There is little hope that Prince Khalifa will be inspired by the retirement announcement of Pope Benedict. He is a relentless protector of his power, and the weak-willed King Hamad cannot be expected to act unless his own tenure is at risk. Hamad's deficiencies are not the most important impediment to serious reform. The Prime Minister is Riyadh's man, and it is often through him that Saudi Arabia pulls the strings in Manama. Indeed, Nakhleh refers to press reports alleging that the Saudis have sent another contingent of troops into Bahrain. Riyadh is allergic to any arrangement that allows the majority Shi'i Muslms of Bahrain to gain meaningful political voice in Bahrain. Whether second-term Obama is willing to press the point with Riyadh remains to be discovered, but past behavior is not promising at all.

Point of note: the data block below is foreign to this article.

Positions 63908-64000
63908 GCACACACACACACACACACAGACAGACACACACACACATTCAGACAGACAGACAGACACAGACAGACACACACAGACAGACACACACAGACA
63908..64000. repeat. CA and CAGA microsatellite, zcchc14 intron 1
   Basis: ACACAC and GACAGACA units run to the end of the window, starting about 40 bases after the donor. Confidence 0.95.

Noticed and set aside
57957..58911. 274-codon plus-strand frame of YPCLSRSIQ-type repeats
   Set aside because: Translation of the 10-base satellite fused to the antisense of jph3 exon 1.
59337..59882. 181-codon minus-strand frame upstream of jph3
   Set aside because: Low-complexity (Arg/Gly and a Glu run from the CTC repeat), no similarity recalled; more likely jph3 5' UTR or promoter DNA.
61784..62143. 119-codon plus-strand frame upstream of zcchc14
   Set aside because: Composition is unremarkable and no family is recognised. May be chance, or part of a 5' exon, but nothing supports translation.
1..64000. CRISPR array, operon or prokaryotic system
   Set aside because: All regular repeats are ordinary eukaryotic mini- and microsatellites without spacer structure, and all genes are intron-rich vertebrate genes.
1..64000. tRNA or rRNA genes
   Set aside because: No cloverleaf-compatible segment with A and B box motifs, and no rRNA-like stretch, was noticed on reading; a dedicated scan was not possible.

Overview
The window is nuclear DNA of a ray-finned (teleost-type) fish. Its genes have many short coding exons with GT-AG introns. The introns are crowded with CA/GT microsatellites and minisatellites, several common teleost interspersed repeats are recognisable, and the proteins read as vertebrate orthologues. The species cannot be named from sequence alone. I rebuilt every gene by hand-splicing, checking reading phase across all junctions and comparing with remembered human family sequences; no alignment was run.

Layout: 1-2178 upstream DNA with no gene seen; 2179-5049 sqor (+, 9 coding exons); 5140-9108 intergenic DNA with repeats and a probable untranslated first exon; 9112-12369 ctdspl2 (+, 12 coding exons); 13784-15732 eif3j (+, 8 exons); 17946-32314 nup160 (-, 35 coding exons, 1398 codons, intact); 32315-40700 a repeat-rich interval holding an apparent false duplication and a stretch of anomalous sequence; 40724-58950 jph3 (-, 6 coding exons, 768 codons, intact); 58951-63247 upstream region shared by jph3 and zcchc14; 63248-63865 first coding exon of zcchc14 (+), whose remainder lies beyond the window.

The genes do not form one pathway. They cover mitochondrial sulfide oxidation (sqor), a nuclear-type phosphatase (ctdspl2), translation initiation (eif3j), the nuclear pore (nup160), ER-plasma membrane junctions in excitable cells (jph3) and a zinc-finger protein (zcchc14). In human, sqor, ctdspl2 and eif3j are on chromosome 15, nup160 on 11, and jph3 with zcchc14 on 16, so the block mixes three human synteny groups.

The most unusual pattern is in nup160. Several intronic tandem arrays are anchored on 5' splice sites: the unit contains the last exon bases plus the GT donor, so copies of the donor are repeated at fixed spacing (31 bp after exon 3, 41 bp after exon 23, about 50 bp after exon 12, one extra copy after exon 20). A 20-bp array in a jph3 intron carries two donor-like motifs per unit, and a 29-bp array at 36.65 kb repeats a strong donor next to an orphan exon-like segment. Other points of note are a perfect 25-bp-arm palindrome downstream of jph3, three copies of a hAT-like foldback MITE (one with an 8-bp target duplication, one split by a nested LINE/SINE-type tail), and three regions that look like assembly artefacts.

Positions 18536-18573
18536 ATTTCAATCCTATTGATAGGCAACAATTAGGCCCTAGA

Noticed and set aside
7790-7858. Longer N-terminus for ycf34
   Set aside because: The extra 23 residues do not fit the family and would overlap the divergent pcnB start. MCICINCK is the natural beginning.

As a minimum, the outrageous oppression of the majority Shi'i community in Bahrain deserves serious public attention by the White House and the State Department, which will upset the Saudis. Unless the U.S. is willing to buck Saudi's incapacitating influence in Bahrain, expect the dangers that Nakhleh identifies to grow.